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Old 06-09-2012, 11:06 AM   #8
adaptivegenome
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Quote:
Originally Posted by rezaf_2000 View Post
So, what is the role of NVIDIA in Open GE?
NVIDIA Corporation is not involved, however the NVIDIA Foundation (philanthropic non-profit) funded the pilot project.

The foundation will continue to fund us in the short-term but we will need to recruit additional sources of extramural funding from the NIH, NSF, etc. for the long-term sustainment of the project.
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Old 04-29-2013, 07:22 AM   #9
BobFreemanMA
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Default And this is different from Galaxy in what ways???

Quote:
Originally Posted by adaptivegenome View Post
Hi gringer,

Certainly one aspect of OpenGE will be the management of analysis pipelines composed of existing tools. Much like the recently released bpipe project, the aim would be to incorporate existing tools into workflows. We want to eventually build a web-based GUI (in development right now) that allows for the dynamic creation of workflows (currently this is implemented at the command line) and we would like it to feature things like: versioning of tools, progress tracking, recovery and restarting from errors, etc.

Rewriting everyone's code is inefficient and unnecessary, but OpenGE also will feature modifications of existing code from projects like bamtools. We have implemented a multithreaded BAM compression method, a multithread combined merge-sort, and some other low-level tools for operating on BAM files. I know Heng Li has begun introducing some of this into samtools and I believe Nils Homer may be working on this as well. I would love to see how our code stacks up since a secondary goal of the project is to accelerate the analysis of genomes.

One nice thing about the project is that we will have funding to continue development of the GUI as well as optimization and addition of other tools to the software. I am hoping that via SEQanswers we can get direction from the community on prioritizing what to do next. Furthermore we hope to write adapters/plugins for existing tools and to encourage others to join in the development, etc.

The project is completely open source and will be hosted on GitHub. We are hoping that the combination of fast code and a easy to use package manager/workflow GUI will put all this analysis in the hands everyone...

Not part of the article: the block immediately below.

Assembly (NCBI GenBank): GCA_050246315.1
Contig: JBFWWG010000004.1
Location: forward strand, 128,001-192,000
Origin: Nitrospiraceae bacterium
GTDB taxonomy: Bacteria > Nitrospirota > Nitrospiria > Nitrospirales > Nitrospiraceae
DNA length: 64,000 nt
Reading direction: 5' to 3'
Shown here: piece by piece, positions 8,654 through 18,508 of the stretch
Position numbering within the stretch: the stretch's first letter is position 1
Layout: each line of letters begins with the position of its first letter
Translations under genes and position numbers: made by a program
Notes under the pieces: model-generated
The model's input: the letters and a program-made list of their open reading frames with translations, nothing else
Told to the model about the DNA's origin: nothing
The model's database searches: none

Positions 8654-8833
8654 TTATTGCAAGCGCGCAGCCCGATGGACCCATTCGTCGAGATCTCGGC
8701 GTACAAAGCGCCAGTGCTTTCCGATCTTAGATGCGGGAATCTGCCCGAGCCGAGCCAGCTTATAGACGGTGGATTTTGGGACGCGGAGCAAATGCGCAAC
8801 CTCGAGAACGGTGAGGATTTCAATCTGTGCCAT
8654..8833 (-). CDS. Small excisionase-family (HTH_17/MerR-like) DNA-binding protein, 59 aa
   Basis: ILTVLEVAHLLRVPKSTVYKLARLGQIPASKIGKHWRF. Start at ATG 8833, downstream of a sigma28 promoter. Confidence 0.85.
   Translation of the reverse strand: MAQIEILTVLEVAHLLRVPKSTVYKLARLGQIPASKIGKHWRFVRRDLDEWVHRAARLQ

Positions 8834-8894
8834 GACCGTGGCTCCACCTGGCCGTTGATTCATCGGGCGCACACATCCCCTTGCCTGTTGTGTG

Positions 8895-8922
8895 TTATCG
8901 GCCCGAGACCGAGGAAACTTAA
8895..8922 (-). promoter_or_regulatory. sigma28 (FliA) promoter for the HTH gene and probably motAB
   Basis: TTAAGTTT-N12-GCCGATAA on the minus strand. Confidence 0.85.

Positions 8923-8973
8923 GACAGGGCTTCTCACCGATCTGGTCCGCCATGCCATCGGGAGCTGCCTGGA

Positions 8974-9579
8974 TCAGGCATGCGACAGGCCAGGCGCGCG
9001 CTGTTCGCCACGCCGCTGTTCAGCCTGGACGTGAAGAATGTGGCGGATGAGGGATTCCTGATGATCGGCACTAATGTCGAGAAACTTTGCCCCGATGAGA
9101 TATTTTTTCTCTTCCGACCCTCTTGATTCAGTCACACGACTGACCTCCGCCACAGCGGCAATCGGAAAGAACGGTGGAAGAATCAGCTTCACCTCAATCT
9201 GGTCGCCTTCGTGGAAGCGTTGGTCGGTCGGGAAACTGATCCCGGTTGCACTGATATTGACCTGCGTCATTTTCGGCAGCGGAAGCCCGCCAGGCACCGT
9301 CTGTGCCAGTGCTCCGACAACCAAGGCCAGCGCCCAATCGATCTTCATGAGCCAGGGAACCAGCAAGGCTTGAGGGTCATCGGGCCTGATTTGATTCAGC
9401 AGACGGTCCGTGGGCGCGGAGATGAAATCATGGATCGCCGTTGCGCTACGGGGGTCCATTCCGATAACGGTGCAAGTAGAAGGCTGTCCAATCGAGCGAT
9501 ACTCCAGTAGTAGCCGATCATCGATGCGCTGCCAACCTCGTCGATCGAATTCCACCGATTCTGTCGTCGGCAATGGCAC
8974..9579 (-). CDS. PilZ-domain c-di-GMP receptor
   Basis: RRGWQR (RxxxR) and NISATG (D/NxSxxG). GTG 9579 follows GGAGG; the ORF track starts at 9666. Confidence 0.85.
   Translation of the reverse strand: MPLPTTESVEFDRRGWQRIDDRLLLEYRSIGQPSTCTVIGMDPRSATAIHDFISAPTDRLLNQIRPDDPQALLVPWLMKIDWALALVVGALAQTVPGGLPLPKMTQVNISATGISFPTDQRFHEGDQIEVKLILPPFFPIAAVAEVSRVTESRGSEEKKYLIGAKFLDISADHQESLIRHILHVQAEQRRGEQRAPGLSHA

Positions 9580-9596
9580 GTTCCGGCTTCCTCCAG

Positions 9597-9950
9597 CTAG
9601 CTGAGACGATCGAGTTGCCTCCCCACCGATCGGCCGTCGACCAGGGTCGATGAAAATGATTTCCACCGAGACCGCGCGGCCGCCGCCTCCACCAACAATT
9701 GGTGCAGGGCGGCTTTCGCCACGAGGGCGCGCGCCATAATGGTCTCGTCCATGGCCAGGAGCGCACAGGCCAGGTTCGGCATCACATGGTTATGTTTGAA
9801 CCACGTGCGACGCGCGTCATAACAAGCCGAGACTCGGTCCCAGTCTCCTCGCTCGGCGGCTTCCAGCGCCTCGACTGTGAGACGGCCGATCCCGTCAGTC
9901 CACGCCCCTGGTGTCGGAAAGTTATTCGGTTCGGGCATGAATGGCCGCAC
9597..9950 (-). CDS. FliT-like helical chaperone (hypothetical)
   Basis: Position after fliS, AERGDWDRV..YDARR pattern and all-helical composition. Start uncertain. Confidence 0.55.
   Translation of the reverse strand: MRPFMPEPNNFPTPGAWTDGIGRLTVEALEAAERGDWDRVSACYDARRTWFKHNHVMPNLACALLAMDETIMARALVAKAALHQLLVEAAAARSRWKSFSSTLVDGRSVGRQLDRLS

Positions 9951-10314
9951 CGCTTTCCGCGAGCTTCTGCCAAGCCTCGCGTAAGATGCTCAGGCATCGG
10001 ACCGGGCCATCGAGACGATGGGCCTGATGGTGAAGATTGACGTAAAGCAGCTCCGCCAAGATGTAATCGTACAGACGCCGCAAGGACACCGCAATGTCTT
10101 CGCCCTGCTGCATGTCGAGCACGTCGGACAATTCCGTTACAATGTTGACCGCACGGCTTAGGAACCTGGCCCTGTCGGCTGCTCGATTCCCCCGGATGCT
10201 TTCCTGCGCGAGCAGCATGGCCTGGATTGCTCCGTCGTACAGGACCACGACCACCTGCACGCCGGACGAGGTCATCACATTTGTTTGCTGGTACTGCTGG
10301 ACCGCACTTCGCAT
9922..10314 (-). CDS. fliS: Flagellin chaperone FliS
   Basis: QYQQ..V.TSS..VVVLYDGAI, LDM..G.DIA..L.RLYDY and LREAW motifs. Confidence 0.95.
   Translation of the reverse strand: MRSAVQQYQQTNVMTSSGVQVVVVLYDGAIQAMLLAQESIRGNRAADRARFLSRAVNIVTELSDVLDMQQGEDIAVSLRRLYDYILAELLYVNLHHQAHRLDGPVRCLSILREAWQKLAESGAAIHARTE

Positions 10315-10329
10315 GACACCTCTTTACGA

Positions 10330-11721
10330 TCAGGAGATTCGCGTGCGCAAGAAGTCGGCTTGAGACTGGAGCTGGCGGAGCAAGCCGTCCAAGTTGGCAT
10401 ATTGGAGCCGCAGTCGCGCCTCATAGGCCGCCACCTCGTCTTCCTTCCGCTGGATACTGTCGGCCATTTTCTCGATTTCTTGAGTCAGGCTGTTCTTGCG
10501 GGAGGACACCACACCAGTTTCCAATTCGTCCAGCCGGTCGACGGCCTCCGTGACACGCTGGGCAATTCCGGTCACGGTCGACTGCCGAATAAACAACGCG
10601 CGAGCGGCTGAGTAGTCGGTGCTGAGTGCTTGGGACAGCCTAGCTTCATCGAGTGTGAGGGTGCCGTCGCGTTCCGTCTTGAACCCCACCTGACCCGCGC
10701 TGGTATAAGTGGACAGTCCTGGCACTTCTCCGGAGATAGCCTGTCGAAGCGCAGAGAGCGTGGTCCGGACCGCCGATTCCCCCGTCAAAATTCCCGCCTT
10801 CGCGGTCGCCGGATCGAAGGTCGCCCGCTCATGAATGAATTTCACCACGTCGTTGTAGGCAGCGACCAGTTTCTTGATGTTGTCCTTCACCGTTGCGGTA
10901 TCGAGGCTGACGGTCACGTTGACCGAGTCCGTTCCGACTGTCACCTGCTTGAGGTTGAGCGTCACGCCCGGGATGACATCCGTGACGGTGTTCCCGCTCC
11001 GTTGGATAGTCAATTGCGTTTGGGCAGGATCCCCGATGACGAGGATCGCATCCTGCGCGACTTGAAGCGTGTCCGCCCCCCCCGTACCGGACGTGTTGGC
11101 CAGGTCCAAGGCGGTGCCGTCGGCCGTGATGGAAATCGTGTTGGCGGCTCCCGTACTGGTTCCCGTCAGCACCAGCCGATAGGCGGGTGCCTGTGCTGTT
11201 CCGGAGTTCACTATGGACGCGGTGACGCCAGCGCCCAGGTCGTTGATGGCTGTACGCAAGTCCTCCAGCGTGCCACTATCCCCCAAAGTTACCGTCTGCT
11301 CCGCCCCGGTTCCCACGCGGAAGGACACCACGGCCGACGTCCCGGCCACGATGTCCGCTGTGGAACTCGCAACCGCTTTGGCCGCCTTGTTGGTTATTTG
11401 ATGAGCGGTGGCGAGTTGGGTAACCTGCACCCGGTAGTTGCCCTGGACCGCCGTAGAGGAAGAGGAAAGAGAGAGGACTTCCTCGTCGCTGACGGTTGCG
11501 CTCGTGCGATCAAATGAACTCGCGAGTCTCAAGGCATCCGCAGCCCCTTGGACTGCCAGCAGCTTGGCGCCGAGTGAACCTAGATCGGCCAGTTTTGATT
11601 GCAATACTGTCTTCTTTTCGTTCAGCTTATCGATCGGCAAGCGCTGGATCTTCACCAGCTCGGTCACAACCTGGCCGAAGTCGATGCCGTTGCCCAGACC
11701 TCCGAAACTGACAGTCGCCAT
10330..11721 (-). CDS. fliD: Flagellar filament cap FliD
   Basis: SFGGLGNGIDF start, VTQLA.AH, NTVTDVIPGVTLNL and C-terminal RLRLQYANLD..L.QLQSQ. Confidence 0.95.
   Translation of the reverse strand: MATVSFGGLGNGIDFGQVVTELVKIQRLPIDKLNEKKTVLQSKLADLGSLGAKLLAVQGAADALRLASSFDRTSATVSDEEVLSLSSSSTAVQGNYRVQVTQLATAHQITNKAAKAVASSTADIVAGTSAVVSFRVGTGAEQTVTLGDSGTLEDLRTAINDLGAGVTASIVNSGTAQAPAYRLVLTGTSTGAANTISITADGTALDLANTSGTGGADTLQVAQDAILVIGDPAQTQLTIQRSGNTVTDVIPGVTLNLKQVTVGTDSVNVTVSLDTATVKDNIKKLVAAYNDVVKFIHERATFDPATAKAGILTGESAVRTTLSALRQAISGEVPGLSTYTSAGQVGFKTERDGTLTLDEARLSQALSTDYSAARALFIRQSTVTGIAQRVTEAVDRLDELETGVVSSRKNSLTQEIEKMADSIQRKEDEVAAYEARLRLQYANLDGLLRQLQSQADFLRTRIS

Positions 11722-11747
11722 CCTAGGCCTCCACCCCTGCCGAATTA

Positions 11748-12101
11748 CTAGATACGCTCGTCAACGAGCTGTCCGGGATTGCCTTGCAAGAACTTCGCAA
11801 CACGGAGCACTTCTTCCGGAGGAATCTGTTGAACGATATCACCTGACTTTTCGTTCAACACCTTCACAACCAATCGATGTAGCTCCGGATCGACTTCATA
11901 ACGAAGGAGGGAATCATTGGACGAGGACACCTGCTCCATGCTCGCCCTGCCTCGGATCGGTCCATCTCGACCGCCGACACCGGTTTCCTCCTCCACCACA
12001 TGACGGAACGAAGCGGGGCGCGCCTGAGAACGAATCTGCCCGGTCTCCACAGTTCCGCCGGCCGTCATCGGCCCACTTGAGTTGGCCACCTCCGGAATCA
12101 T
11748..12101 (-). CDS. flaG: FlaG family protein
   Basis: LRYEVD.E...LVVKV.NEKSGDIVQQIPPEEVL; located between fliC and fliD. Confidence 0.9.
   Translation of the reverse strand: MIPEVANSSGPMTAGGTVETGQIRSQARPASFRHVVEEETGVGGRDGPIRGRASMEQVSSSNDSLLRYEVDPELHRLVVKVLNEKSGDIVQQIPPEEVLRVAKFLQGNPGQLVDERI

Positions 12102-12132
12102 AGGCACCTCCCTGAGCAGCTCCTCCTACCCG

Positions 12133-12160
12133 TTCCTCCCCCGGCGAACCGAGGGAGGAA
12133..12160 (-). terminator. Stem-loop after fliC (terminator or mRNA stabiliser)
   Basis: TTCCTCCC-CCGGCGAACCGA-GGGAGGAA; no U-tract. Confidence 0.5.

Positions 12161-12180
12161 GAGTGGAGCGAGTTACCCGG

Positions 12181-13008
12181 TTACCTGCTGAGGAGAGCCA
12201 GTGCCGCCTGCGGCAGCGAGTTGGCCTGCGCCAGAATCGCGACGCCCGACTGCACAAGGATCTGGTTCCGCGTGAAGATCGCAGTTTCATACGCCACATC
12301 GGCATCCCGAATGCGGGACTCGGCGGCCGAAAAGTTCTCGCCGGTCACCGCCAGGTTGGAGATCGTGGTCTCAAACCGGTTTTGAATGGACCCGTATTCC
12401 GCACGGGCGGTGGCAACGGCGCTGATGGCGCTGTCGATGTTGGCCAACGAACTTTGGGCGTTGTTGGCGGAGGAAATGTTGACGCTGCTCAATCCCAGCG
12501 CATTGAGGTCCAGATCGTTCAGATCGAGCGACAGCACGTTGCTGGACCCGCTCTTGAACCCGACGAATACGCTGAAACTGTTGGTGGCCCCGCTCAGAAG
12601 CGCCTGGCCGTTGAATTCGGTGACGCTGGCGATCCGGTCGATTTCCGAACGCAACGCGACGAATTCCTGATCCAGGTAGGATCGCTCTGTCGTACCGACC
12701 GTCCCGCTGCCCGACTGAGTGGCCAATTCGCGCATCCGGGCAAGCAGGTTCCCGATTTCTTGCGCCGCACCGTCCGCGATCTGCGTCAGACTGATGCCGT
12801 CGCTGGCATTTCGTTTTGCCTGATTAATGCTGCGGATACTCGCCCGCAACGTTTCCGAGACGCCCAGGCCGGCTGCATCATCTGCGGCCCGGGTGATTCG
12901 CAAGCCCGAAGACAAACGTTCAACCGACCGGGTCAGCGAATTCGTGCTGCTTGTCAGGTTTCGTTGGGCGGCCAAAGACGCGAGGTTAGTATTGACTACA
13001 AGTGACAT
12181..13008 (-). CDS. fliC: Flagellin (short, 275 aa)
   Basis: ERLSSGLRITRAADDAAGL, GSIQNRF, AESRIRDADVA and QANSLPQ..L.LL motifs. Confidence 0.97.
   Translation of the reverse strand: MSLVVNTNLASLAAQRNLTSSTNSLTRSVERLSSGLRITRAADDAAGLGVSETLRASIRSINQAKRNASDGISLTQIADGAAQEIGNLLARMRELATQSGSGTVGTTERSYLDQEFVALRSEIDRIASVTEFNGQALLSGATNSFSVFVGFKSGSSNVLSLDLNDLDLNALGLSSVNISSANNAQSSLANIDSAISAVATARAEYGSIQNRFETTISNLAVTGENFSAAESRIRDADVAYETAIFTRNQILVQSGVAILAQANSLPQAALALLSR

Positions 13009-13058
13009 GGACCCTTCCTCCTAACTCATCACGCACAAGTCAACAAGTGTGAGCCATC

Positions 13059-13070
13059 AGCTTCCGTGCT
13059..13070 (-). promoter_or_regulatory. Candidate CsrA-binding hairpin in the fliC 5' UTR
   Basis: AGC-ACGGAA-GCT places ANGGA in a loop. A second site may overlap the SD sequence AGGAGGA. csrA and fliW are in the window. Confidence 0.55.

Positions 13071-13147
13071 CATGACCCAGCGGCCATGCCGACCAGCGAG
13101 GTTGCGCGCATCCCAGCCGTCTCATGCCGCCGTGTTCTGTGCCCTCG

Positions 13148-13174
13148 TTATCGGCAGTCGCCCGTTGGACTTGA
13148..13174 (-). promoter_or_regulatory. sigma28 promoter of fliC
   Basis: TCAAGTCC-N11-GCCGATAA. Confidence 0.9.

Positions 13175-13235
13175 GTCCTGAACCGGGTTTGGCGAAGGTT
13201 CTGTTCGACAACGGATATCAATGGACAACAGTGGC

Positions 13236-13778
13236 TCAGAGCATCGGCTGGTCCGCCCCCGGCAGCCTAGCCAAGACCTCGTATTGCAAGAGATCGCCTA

Sorry for the long post, but hopefully that sort answers your question?
This seems very exciting and promising, but I hope that you can tell me how this project is different from Galaxy. And it seems to have a significant advantage in terms of release time, users, development, etc.

Tx,
Bob
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Old 04-29-2013, 01:56 PM   #10
adaptivegenome
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Quote:
Originally Posted by BobFreemanMA View Post
This seems very exciting and promising, but I hope that you can tell me how this project is different from Galaxy. And it seems to have a significant advantage in terms of release time, users, development, etc.

Tx,
Bob
It has been a year since I posted that message and since then we decided against developing a GUI. We have functionality that allows you to plug-in external tools into OpenGE (bpipe style) and this is great for simple command-line based workflows. It is definitely not intended to be a replacement for Galaxy, which is one the best workflow managers around.

The focus of OpenGE was to speed up and optimize certain steps of the genome analysis pipeline. I think we achieved that. The code is not 100% bug-free but it has been a continuous work in progress
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Old 04-30-2013, 07:36 AM   #11
BobFreemanMA
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Quote:
Originally Posted by adaptivegenome View Post
It has been a year since I posted that message and since then we decided against developing a GUI. We have functionality that allows you to plug-in external tools into OpenGE (bpipe style) and this is great for simple command-line based workflows. It is definitely not intended to be a replacement for Galaxy, which is one the best workflow managers around.

The focus of OpenGE was to speed up and optimize certain steps of the genome analysis pipeline. I think we achieved that. The code is not 100% bug-free but it has been a continuous work in progress
Sounds great. Thanks!
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Old 04-14-2015, 10:06 AM   #12
dhfx
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What is the status of OpenGE? Is development continuing?
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Old 11-26-2015, 09:56 PM   #13
gsgs
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Quote:
Originally Posted by ECO View Post
Hi all,

I'm excited to announce that SEQanswers will act as the official discussion host for the Open Genomics Engine project. See the official announcement below:



As always, feedback and input are welcome.

-=Eric

in what language are the programs written, what compiler is needed,
what operation system, do the programs work from command line,
can they be joined in batch files, is there a simple example of some
such program, and the typical size of a data-file which it handles
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Old 07-22-2016, 06:41 AM   #14
zee
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This post seems pretty out-of-date.
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Old 08-17-2016, 12:03 AM   #15
sklages
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Yepp, .. project development has been discontinued..

Latest news is:
Quote:
Download OpenGE version 0.4
May 23, 2013
OpenGE 0.4 features improved speed and stability…